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What is psychotraumatology?

Psychotraumatology is the discipline that deals with prevention, treatment, and research in:

  • Situations that traumatize people
  • Reactions that occur when exposed to a traumatic event; Posttraumatic stress disorder (PTSD) and Acute Stress Disorder (ACD), in particular.

Though the term “psychotraumatology” is relatively new, the phenomenon itself is not; severe life-threatening events have always occurred. Classic descriptions of the psychological repercussions of life-threatening events date back to 1666 when Samuel Pepy described his psychological symptoms after having witnessed the great fire of London. Many post-traumatic disorders have been named after life-threatening events that have occurred this century; shell shock (from WW1), KZ-Syndrome (Holocaust survivors), war neurosis (from the battlefield), war sailor syndrome (WW2), accident neurosis, Vietnam syndrome, rape trauma syndrome, and many more.

In the 1960s, a new area of psychology began to evolve in the USA - counselling psychology. In the beginning, the original idea was, that giving support in short periods, at critical times, could prevent the crisis-reactions from developing into lasting conditions. These ideas, which were summarized by Gerald Caplan, were widely spread and brought to Scandinavia by the Swedish psychiatrist, Johan Cullberg (1934) who wrote the book, Crisis and Development. Counselling psychology has been an eye-opener for several different professional groups to the value of early and goal-directed intervention.

Until the 1980s, it was widely assumed that a crisis had a similar phase-course and similar effects on everyone, no matter the different nature of the events. After thorough research, a diagnosis called “post-traumatic stress disorder” (PTSD) was proposed. The diagnosis is based on a person having experienced a violent event that could cause significant symptoms of strain in nearly everyone.
This normative stressor criterium was changed in 1994 to a subjective stress criteria that stress that a person has reacted with great fear or helplessness in face of a life-threatening event, or experienced a threat against their own physical integrity or that of others. In WHO’s diagnosis system (ICD-10), which is used in Denmark, PTSD is referred to as a “posttraumatic stress disorder”. This system has chosen to maintain the normative stressor criteria.


The diagnostic criteria in the DSM-V

Diagnostic Criteria ICD-10


Lifetime prevalence of PTSD has been evaluated in two national studies, one American and one Danish. The US National Comorbidity Survey (1995 and 2005) found a lifetime prevalence of 7-8%.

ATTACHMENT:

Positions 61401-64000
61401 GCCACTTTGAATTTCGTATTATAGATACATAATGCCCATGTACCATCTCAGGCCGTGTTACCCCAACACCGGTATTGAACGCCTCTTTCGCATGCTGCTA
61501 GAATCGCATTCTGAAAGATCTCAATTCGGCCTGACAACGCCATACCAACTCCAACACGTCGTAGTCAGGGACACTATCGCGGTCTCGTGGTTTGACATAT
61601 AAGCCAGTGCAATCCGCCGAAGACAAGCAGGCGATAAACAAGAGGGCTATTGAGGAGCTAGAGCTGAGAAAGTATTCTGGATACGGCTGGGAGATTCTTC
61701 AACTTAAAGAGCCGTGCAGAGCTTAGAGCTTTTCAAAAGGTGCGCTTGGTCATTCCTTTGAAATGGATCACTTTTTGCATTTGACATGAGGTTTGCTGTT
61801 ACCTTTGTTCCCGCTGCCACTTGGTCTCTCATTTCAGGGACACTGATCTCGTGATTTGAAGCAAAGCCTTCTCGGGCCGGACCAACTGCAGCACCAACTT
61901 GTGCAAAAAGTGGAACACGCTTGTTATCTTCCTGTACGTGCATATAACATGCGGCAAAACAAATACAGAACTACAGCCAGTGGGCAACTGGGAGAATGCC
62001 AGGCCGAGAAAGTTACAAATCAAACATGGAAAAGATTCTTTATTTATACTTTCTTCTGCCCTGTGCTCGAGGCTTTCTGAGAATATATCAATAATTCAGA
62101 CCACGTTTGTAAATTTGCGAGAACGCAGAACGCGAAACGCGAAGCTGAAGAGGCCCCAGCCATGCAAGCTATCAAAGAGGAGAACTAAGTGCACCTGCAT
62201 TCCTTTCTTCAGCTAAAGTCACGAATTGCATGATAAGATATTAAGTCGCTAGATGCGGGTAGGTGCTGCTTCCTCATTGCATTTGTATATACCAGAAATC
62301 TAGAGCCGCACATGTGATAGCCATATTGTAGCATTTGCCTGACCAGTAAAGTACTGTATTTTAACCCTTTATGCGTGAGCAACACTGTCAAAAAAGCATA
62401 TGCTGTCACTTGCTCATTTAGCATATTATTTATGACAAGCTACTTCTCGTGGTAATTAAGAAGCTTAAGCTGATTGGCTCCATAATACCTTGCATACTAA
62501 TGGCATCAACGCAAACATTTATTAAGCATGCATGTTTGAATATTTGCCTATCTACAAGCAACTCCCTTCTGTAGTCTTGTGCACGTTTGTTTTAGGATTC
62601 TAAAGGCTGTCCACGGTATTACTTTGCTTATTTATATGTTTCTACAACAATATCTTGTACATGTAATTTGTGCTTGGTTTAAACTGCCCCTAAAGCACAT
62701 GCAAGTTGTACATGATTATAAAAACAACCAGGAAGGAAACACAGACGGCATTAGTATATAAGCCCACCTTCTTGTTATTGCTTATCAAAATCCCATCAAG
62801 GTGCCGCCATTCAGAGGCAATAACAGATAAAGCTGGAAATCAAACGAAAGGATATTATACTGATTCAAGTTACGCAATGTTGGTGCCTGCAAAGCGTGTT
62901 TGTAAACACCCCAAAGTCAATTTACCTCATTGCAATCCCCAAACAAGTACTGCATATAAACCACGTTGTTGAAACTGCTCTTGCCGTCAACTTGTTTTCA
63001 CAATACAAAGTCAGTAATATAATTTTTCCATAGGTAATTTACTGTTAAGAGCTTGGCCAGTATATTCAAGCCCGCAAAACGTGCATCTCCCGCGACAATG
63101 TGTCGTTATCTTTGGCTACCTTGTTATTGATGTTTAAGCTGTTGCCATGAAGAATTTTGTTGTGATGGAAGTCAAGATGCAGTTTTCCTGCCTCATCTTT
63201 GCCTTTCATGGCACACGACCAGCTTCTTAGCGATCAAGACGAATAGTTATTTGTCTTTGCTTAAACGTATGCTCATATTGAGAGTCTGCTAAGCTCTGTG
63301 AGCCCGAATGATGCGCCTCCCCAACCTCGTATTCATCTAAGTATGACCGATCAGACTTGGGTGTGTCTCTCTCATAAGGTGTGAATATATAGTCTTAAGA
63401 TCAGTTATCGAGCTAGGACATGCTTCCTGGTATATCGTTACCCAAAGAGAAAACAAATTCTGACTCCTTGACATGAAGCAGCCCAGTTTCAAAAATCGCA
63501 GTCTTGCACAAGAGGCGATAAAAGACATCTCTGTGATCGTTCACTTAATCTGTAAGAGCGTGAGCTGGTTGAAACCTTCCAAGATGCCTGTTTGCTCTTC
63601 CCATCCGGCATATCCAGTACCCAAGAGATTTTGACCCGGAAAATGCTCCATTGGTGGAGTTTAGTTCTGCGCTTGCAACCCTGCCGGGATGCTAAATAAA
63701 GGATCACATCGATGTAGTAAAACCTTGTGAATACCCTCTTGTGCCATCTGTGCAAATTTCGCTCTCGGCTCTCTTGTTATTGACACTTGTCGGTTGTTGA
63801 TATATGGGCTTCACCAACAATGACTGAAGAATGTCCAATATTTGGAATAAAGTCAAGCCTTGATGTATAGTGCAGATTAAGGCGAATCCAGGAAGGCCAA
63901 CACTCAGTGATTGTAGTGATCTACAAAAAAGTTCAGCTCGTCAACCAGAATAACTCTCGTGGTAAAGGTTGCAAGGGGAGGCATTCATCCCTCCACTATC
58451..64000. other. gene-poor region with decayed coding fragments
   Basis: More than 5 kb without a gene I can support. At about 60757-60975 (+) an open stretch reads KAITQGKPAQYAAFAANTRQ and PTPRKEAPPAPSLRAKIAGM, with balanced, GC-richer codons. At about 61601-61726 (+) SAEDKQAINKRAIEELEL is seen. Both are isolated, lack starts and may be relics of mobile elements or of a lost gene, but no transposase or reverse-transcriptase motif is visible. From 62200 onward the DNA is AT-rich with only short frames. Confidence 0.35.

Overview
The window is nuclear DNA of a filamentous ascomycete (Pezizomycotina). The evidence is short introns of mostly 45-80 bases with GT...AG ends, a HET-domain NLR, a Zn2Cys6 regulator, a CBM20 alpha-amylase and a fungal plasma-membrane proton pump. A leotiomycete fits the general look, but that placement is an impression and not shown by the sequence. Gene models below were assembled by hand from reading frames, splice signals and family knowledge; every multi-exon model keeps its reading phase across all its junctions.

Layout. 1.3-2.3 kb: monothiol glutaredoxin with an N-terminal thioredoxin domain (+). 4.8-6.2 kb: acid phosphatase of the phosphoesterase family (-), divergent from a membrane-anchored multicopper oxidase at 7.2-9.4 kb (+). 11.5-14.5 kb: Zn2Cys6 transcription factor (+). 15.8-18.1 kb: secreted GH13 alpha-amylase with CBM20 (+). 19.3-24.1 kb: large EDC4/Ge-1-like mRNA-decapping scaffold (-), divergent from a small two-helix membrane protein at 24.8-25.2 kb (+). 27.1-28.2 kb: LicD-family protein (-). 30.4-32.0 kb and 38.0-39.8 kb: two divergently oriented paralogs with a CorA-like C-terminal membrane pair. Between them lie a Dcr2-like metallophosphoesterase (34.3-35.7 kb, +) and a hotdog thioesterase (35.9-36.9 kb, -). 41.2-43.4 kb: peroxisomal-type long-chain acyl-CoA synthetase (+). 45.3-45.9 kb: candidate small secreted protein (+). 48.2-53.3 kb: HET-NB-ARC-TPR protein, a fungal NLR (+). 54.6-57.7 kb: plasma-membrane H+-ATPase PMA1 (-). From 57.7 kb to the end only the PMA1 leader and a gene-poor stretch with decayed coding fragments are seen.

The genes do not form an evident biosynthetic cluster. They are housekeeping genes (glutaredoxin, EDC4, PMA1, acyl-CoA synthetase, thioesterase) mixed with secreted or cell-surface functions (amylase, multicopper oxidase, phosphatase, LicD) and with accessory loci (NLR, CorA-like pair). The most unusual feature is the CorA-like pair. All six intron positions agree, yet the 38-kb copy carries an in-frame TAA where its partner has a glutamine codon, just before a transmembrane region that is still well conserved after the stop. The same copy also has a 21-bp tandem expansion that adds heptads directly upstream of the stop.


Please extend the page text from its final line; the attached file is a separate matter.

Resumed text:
What is stress counselling?

The term “stress counselling” is often used in the media about acute psychological help, and there has come an expectation that the authorities contact crisis psychologists within a few hours of a traumatizing event. In reality, psychological stress counselling is often offered as a prolonged course of treatment following a referral from your own doctor.

A course of treatment begins with a thorough evaluation of the person’s symptoms, and every course of treatment is therefore individually tailored to fit the symptoms of each person. Treatment is emotionally demanding work, but most of the symptoms can eventually be relieved and the event will become an integrated part of the person’s life story.

If the triggering event has affected a larger group of people at a workplace (e.g. a robbery), psychological debriefing can be applied. It is a form of intervention where the event is processed collectively. Overseen by a professional, the group sits in a circle and goes through the actions, thoughts, sensory impressions, and feelings of each person, one segment at a time.

When major disasters occur, many different interventions are implemented at the same time in order to catch and meet the many needs for information, counselling and treatment, of survivors and others affected by the event. Following the explosion accident on Lindoe in 1994, there were thus ten different interventions in place. Such situations demand crisis management i.e. planning, coordinating and management of the combined effort.

 

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